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Slide deck for my presentation at MongoSF 2012 in May: .

Publicado en: Tecnología, Empresariales
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  1. 1. 1
  2. 2. What problem are we solving?• Map/Reduce can be used for aggregation… • Currently being used for totaling, averaging, etc• Map/Reduce is a big hammer • Simpler tasks should be easier • Shouldn’t need to write JavaScript • Avoid the overhead of JavaScript engine• We’re seeing requests for help in handling complex documents • Select only matching subdocuments or arrays
  3. 3. How will we solve the problem?• Our new aggregation framework • Declarative framework • No JavaScript required • Describe a chain of operations to apply • Expression evaluation • Return computed values • Framework: we can add new operations easily • C++ implementation • Higher performance than JavaScript
  4. 4. Aggregation - Pipelines• Aggregation requests specify a pipeline• A pipeline is a series of operations• Conceptually, the members of a collection are passed through a pipeline to produce a result • Similar to a command-line pipe
  5. 5. Pipeline Operations• $match • Uses a query predicate (like .find({…})) as a filter• $project • Uses a sample document to determine the shape of the result (similar to .find()’s optional argument) • This can include computed values• $unwind • Hands out array elements one at a time• $group • Aggregates items into buckets defined by a key
  6. 6. Pipeline Operations (continued)• $sort • Sort documents• $limit • Only allow the specified number of documents to pass• $skip • Skip over the specified number of documents
  7. 7. Projections• $project can reshape results • Include or exclude fields • Computed fields • Arithmetic expressions, including built-in functions • Pull fields from nested documents to the top • Push fields from the top down into new virtual documents
  8. 8. Unwinding• $unwind can “stream” arrays • Array values are doled out one at time in the context of their surrounding documents • Makes it possible to filter out elements before returning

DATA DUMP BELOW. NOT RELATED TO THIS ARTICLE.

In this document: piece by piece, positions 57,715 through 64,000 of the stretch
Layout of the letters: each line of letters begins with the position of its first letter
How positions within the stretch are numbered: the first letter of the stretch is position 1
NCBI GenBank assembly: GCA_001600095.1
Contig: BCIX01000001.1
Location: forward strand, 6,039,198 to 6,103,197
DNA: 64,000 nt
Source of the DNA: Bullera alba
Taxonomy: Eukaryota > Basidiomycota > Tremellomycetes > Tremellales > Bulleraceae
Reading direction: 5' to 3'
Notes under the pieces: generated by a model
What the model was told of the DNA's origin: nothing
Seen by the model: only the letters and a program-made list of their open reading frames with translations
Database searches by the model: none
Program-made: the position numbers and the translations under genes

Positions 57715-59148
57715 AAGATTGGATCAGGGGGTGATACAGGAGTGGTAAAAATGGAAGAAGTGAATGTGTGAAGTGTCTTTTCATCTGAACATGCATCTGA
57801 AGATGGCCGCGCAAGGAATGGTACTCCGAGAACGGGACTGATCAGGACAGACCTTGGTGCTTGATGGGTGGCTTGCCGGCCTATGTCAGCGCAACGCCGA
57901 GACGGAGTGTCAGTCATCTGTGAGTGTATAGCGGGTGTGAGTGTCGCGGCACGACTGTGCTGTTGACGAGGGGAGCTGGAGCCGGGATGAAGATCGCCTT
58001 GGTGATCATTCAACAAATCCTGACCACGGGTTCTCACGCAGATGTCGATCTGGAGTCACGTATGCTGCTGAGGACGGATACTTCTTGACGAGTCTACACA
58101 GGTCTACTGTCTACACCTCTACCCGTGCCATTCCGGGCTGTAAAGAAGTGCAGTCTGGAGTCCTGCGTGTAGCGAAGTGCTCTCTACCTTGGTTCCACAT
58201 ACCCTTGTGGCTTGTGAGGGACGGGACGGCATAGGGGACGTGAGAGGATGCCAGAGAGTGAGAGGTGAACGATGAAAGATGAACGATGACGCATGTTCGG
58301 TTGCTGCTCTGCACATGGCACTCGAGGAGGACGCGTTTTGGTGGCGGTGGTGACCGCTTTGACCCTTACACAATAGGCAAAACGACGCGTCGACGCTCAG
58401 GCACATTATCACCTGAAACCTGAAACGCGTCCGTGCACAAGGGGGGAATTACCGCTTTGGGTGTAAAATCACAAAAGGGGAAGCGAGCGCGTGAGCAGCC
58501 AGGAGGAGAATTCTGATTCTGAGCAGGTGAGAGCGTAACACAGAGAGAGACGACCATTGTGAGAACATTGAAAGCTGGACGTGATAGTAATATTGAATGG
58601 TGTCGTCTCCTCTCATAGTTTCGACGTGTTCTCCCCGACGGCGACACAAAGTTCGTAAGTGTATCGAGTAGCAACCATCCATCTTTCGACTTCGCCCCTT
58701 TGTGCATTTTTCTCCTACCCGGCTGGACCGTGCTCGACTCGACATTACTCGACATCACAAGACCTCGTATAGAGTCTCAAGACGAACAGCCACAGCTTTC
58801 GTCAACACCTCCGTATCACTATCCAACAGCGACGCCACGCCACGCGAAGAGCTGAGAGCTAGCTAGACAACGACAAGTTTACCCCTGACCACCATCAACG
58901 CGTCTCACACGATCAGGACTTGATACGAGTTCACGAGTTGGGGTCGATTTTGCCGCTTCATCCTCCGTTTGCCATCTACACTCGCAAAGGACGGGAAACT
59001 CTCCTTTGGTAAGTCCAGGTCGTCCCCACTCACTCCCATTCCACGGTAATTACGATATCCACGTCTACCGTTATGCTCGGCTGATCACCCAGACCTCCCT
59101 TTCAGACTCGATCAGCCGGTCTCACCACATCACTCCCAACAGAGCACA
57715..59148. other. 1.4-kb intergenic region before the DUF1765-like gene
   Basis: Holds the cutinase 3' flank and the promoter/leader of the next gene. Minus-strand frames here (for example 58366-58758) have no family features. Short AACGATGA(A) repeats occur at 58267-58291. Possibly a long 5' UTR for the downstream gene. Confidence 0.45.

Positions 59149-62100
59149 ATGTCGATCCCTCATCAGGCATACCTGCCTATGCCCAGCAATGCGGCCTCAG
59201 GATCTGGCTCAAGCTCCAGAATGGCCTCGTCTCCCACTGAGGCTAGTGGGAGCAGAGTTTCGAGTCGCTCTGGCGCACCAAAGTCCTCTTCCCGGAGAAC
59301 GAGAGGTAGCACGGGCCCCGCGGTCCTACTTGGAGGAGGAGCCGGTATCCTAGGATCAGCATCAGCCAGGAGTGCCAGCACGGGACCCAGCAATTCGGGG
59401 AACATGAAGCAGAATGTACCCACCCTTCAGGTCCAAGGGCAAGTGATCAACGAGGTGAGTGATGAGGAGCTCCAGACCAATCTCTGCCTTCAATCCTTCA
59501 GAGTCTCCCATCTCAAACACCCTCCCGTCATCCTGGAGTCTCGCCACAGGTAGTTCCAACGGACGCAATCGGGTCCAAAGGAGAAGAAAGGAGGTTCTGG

9. 9. Grouping• $group aggregation expressions • Define a grouping key as the _id of the result • Total grouped column values: $sum • Average grouped column values: $avg • Collect grouped column values in an array or set: $push, $addToSet • Other functions • $min, $max, $first, $last
  10. 10. Sorting• $sort can sort documents • Sort specifications are the same as today, e.g., $sort:{ key1: 1, key2: -1, …}
  11. 11. Computed Expressions• Available in $project operations• Prefix expression language • Add two fields: $add:[“$field1”, “$field2”] • Provide a value for a missing field: $ifNull:[“$field1”, “$field2”] • Nesting: $add:[“$field1”, $ifNull:[“$field2”, “$field3”]] • Other functions…. • And we can easily add more as required
  12. 12. Computed Expressions (continued)• String functions • toUpper, toLower, substr• Date field extraction • Get year, month, day, hour, etc, from ISODate• Date arithmetic• Null value substitution (like MySQL ifnull(), Oracle nvl())• Ternary conditional • Return one of two values based on a predicate
  13. 13. DemoDemo files are at
  14. 14. Usage Tips• Use $match in a pipeline as early as possible • The query optimizer can then choose to scan an index and avoid scanning the entire collection• Use $sort in a pipeline as early as possible • The query optimizer can then be used to choose an index to scan instead of sorting the result
  15. 15. Driver Support• Initial version is a command • For any language, build a JSON database object, and execute the command • In the shell: db.runCommand({ aggregate : <collection-name>, pipeline : {…} }); • Beware of command result size limit • Document size limit is 16MB
  16. 16. Sharding support• Initial release will support sharding• Mongos analyzes pipeline, and forwards operations up to $group or $sort to shards; combines shard server results and returns them
  17. 17. When is this being released?• In final development now • Adding an explain facility• Expect to see this in the near future
  18. 18. Future Plans• More optimizations• $out pipeline operation • Saves the document stream to a collection • Similar to M/R $out, but with sharded output • Functions like a tee, so that intermediate results can be saved